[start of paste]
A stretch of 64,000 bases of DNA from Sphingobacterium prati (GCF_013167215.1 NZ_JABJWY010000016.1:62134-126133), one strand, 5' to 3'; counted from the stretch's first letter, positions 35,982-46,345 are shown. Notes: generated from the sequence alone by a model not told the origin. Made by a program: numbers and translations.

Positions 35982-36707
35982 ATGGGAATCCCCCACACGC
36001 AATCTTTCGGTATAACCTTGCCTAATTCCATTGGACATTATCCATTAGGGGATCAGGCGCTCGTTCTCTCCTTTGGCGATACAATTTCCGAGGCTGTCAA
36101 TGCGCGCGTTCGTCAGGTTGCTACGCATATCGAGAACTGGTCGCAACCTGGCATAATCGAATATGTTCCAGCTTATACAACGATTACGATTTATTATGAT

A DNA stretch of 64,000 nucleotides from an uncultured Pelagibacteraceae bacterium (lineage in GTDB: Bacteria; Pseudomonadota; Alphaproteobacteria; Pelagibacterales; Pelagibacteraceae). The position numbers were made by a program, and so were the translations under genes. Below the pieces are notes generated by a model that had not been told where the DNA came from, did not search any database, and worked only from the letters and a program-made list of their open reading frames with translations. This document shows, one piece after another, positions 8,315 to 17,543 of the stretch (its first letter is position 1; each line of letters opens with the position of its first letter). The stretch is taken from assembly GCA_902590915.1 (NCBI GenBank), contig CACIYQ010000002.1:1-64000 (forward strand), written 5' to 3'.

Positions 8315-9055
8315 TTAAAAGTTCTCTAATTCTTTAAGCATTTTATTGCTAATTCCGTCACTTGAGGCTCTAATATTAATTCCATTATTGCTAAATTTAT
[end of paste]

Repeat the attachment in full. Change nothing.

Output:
A stretch of 64,000 bases of DNA from Sphingobacterium prati (GCF_013167215.1 NZ_JABJWY010000016.1:62134-126133), one strand, 5' to 3'; counted from the stretch's first letter, positions 35,982-46,345 are shown. Notes: generated from the sequence alone by a model not told the origin. Made by a program: numbers and translations.

Positions 35982-36707
35982 ATGGGAATCCCCCACACGC
36001 AATCTTTCGGTATAACCTTGCCTAATTCCATTGGACATTATCCATTAGGGGATCAGGCGCTCGTTCTCTCCTTTGGCGATACAATTTCCGAGGCTGTCAA
36101 TGCGCGCGTTCGTCAGGTTGCTACGCATATCGAGAACTGGTCGCAACCTGGCATAATCGAATATGTTCCAGCTTATACAACGATTACGATTTATTATGAT

A DNA stretch of 64,000 nucleotides from an uncultured Pelagibacteraceae bacterium (lineage in GTDB: Bacteria; Pseudomonadota; Alphaproteobacteria; Pelagibacterales; Pelagibacteraceae). The position numbers were made by a program, and so were the translations under genes. Below the pieces are notes generated by a model that had not been told where the DNA came from, did not search any database, and worked only from the letters and a program-made list of their open reading frames with translations. This document shows, one piece after another, positions 8,315 to 17,543 of the stretch (its first letter is position 1; each line of letters opens with the position of its first letter). The stretch is taken from assembly GCA_902590915.1 (NCBI GenBank), contig CACIYQ010000002.1:1-64000 (forward strand), written 5' to 3'.

Positions 8315-9055
8315 TTAAAAGTTCTCTAATTCTTTAAGCATTTTATTGCTAATTCCGTCACTTGAGGCTCTAATATTAATTCCATTATTGCTAAATTTAT